- because they're not investing loads of their money in it maybe they'll be inclined to take it even *less* seriously (opposite of intended effect). hopefully i'd be able to filter these types out

    - websites, even very good successful ones, i suspect aren't generally profitable in any quick way, and the goodness of them has a more underlying long term good effect. possibly. not sure. more good effect like a good brand, rather than in immediate sales. depends very much on the type of company/business i suppose.

    - i haven't got a clue to how to work it out really. a percentage for ever? a percentage within x number of years? part payment once site is done, part payment by this percentage of sales scheme? what happens if they don't bother with their own business much (hopefully i'll be able to filter those types out)...

    lots of gaping great problems, but appealing because it's got good things. just the type of website offering this scheme it'd allow me to make, makes me like the scheme a lot. but.. the details... i'm clueless really.

    any thoughts/comments/suggestions, in particular how it might be able to work (work as in me get paid, if and when the site is successful, at least a reasonable percentage of what the site would have cost the client if charging by the hour) in reality, much appreciated.

    thanks

  2. #2
    SitePoint Guru El Camino's Avatar
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    I run away from any proposals where the client wants to pay a percent of potential revenue. You'll work your butt off and never see a dime. Clients often have a wildly optimistic forecast of their website's impact on the world and will blame you for any failures. I'd keep a clear client-customer relationship, stay away from 'partnerships' and always get a downpayment up front.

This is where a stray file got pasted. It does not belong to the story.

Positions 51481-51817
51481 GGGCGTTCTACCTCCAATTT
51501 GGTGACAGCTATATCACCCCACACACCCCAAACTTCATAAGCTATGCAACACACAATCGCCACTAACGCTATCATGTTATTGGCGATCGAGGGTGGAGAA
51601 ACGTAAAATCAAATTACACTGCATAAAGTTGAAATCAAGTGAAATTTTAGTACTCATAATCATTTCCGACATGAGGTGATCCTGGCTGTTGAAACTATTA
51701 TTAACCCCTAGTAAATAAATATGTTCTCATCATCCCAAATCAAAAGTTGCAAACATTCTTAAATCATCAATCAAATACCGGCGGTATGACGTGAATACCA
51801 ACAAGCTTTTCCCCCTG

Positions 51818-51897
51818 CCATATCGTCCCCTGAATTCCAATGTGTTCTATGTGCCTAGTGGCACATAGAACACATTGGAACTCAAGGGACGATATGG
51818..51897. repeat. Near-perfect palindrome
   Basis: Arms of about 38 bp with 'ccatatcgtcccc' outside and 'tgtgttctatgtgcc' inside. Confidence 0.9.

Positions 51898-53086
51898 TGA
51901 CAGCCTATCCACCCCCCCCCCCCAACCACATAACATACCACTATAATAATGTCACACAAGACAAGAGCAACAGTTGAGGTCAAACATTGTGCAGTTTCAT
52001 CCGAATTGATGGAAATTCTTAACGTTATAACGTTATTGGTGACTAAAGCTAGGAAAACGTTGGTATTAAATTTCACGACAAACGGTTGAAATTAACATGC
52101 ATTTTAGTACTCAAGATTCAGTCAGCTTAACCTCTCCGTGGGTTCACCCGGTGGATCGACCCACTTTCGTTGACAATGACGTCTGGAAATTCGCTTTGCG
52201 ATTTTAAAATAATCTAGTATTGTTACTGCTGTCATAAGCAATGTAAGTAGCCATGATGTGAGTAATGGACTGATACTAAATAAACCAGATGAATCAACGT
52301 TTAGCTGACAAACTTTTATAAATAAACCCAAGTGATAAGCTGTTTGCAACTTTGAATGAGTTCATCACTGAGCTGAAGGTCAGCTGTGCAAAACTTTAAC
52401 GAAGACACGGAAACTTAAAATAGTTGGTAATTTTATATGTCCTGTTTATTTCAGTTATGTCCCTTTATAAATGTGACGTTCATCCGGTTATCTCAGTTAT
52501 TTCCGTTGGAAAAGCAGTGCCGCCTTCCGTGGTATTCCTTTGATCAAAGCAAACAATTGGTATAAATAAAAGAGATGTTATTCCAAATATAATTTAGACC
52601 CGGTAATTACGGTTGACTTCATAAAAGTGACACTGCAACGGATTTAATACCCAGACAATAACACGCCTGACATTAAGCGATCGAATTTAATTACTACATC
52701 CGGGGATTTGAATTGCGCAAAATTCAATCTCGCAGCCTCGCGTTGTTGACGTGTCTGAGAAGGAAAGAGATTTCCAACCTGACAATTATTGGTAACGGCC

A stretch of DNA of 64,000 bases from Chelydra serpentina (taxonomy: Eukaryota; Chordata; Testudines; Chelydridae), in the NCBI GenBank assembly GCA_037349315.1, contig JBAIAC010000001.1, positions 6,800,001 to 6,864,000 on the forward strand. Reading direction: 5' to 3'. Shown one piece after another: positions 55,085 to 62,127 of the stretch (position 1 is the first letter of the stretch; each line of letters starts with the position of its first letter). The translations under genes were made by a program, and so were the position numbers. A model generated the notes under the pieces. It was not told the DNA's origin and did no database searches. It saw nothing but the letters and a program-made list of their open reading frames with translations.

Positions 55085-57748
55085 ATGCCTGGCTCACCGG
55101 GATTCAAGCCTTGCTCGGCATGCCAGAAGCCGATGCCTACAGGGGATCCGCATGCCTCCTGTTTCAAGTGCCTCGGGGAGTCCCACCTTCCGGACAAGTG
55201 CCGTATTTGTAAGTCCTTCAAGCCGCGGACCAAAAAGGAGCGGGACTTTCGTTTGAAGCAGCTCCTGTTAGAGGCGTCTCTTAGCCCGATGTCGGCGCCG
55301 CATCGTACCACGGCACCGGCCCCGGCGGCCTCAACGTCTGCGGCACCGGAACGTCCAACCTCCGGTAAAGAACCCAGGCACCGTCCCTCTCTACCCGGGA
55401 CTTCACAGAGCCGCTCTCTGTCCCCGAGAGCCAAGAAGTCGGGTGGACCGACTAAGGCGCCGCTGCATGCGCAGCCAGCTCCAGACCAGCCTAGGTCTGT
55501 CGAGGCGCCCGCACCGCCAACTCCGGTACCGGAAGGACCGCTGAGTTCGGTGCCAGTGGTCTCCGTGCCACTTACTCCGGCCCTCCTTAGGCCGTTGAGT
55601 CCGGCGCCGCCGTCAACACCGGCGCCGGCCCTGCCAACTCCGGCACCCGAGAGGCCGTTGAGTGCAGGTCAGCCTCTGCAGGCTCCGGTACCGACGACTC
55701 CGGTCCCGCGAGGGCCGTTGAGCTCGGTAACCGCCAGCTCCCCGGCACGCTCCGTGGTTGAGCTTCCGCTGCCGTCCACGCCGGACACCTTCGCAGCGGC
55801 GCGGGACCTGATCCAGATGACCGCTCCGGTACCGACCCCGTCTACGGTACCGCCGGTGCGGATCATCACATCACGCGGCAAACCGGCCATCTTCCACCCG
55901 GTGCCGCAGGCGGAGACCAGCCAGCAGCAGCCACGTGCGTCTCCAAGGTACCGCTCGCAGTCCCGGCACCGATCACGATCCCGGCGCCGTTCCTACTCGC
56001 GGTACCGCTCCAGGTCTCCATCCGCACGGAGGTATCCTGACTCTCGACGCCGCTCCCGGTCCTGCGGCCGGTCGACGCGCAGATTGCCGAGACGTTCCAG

3. #3
    SitePoint Wizard
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    hmm, yup i'm sure you're right. i still feel there's something good about the idea though.

    > Clients often have a wildly optimistic forecast of their website's impact on the world

    that's definitely true -- even when they're just outputting standard fare stuff. no real idea. nothing special. website full of usual marketing fluff. nothing particularly useful or good. a broshure. doomed to obscurity apart from their friends and family looking at it and saying "that's nice". that's what i'm trying to counter. i feel sites going like that right near the start from what the client says and does, or more from what they don't say and do -- like not giving a hoot about content.

  4. #4
    SitePoint Zealot ikjosh's Avatar
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    If you want to play the revenue percentage game, make sure that they've (and you've) done your due diligence. Make sure they've given you a business plan, metrics, goals, milestones, etc. Make sure that they're smart enough NOT to begin their projections with "if we get 1% of China's population logged on, we'll make millions!" You're looking for "If we do x, y and z we'll get 1 customer" - Many brilliant ideas fail because of bad marketing. Make sure their marketing plan is viable and will yield results. Make sure ownership percentages are defined on paper, revenue percentages are on paper, etc.

    One thing you can do is give the website work you're doing a value. Let's say $10,000. In your revenue agreement, you can say revenue splits will be 50/50 until you've reached the $10,000 mark, then revenue splits go to 80/20 (or whatever, I make the numbers up) this might help you recoup some of your investment should it fail.

    Remember: Your time IS worth something. You don't have unlimited billable hours. Use your time wisely, and always get something in return.

    PM/Email me if you have any questions or need help. There is only so much I can type in a response, but these type of partnerships require a lot to work right.

  5. #5
    SitePoint Wizard
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    Quote Originally Posted by ikjosh View Post